For God is the King of all the earth - He is not your King only, but the King of the universe. He has no limited power, no confined dominion.

Sing ye praises with understanding - זמרו משכיל (zammeru maskil), sing an instructive song. Let sense and sound go together. Let your hearts and heads go with your voices. Understand what you sing; and feel what you understand; and let the song be what will give instruction in righteousness to them that hear it. Sing wisely - Anglo-Saxon. Multitudes sing foolishly.

Verse 8
God reigneth over the heathen - Though this is literally true in God‘s universal dominion, yet more is here meant. God reigns over the heathen when, by the preaching of the Gospel, they are brought into the Church of Christ.

God sitteth upon the throne of his holiness - He is a holy God; he proclaims holiness. His laws are holy, he requires holiness, and his genuine people are all holy. The throne of his holiness is the heaven of heavens; also the temple at Jerusalem; and, lastly, the hearts of the faithful.

Verse 9
The princes of the people are gathered together - נדיבי עמים (nedibey ammim). The voluntary people - the princely, noble, or free-willed people; those who gladly receive the word of life; those who, like the Bereans, were of a noble or liberal disposition; and, when they heard the Gospel, searched the Scriptures to see whether these things were so. It is a similar word which is used Psalm 100:3; and I believe both texts speak of the same people - the Gentiles who gladly come unto his light, and present themselves a free-will offering to the Lord.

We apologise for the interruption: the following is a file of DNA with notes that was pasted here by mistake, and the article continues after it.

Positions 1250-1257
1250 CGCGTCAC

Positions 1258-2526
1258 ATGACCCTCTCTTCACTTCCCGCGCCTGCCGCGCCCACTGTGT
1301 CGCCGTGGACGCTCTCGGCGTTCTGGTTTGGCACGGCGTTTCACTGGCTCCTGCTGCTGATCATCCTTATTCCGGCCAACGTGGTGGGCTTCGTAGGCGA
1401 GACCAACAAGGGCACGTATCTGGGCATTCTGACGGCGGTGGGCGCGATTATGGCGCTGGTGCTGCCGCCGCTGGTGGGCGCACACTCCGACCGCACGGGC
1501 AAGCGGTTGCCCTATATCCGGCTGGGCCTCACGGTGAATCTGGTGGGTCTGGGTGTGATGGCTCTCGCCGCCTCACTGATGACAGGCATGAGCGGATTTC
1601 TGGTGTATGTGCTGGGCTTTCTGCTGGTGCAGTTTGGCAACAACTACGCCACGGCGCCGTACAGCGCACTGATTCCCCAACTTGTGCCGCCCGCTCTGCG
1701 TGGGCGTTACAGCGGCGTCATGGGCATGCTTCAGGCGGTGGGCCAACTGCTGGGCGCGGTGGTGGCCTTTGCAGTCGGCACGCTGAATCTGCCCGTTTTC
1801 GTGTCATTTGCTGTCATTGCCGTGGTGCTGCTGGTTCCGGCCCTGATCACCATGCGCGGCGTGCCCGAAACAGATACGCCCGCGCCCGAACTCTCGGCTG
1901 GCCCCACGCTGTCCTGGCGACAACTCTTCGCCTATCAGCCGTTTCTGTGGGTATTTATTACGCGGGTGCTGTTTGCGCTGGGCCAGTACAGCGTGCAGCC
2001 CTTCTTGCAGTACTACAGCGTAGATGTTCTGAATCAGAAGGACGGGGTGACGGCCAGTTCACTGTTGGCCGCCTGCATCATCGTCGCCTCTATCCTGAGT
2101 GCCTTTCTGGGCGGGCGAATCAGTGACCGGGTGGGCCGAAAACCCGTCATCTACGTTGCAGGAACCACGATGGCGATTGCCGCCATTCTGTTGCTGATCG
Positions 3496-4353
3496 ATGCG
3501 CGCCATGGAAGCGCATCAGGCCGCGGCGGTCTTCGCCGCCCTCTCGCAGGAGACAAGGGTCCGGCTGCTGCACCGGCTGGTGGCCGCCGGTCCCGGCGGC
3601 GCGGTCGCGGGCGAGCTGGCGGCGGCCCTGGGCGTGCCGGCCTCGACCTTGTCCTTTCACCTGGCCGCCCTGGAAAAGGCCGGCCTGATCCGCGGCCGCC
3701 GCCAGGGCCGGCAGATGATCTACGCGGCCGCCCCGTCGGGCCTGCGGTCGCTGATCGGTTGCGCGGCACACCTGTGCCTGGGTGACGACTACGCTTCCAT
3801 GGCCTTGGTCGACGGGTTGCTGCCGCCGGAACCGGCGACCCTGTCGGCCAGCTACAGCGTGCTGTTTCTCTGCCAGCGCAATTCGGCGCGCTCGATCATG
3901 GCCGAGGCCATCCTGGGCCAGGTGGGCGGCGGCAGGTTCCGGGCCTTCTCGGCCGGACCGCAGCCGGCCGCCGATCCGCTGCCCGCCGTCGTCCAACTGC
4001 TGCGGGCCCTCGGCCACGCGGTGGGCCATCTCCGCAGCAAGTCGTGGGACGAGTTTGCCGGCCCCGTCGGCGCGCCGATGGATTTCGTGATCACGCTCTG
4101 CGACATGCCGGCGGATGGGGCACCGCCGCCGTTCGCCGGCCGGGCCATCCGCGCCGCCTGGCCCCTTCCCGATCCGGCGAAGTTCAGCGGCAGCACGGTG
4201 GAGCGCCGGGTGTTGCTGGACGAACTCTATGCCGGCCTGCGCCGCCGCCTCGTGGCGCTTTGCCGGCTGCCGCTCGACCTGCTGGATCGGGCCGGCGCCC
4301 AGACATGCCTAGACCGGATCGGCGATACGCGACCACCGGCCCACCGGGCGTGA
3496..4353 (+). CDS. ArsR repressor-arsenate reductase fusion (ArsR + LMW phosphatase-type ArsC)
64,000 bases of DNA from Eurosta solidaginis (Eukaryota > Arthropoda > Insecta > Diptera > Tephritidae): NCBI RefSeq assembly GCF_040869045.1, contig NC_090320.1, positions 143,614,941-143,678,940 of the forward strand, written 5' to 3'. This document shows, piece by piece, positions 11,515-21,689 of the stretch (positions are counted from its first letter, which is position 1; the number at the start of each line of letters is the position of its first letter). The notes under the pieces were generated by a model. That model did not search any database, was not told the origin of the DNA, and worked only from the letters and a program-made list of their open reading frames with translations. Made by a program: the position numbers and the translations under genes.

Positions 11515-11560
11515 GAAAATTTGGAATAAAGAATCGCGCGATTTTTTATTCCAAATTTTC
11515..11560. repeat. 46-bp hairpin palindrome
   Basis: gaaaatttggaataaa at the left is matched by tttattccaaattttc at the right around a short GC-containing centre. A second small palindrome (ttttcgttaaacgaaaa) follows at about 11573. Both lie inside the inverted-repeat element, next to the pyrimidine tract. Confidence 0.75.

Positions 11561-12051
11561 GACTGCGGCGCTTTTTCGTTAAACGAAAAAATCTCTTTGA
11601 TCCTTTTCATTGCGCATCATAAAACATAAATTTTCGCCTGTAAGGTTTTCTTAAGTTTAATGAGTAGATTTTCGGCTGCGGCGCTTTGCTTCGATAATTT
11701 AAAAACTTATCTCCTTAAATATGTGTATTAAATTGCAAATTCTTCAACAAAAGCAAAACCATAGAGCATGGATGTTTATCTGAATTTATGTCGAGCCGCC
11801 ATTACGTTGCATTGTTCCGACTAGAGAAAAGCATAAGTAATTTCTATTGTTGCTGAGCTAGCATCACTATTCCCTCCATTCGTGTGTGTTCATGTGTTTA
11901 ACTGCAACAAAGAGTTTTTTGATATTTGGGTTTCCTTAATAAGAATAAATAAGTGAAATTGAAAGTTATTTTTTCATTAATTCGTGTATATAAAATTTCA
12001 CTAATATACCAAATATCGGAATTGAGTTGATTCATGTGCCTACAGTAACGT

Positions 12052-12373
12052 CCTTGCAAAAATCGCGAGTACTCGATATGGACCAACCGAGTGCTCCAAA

The people or the God of Abraham - Who were Abraham‘s people? Not the Jews; the covenant was made with him while yet in urcircumcision. Properly speaking, the Gentiles are those whom he represented; for the covenant was made with him while yet a Gentile; and in his seed all the nations - the Gentiles, of the earth were to be blessed. The people of the God of Abraham are the Gentiles who, receiving the Gospel, are made partakers of the faith of Abraham, and are his spiritual children. The God of Abraham has Abraham‘s spiritual posterity, the believing Gentiles, for his own people.

The shields of the earth belong unto God - The Septuagint translate this οἱ κραταιοι , the strong ones of the earth. The Vulgate reads, Quoniam dii fortes terrae vehementer elevati sunt; “Because the strong gods of the earth are exceedingly exalted.” These are supposed to mean kings and rulers of provinces which were present at the dedication of the temple; (for some suppose the Psalm to have been composed for this solemnity); and that they are said here to be greatly exalted, because they exercised a very high degree of power over their respective districts. The words refer to something by which the inhabitants of the earth are defended; God‘s providence, guardian angels, etc., etc.

He is greatly exalted - Great as secular rulers are, God is greater, and is above all; King of kings and Lord of lords; and the hearts of kings and governors are in his hand; and he turns them whithersoever he pleases.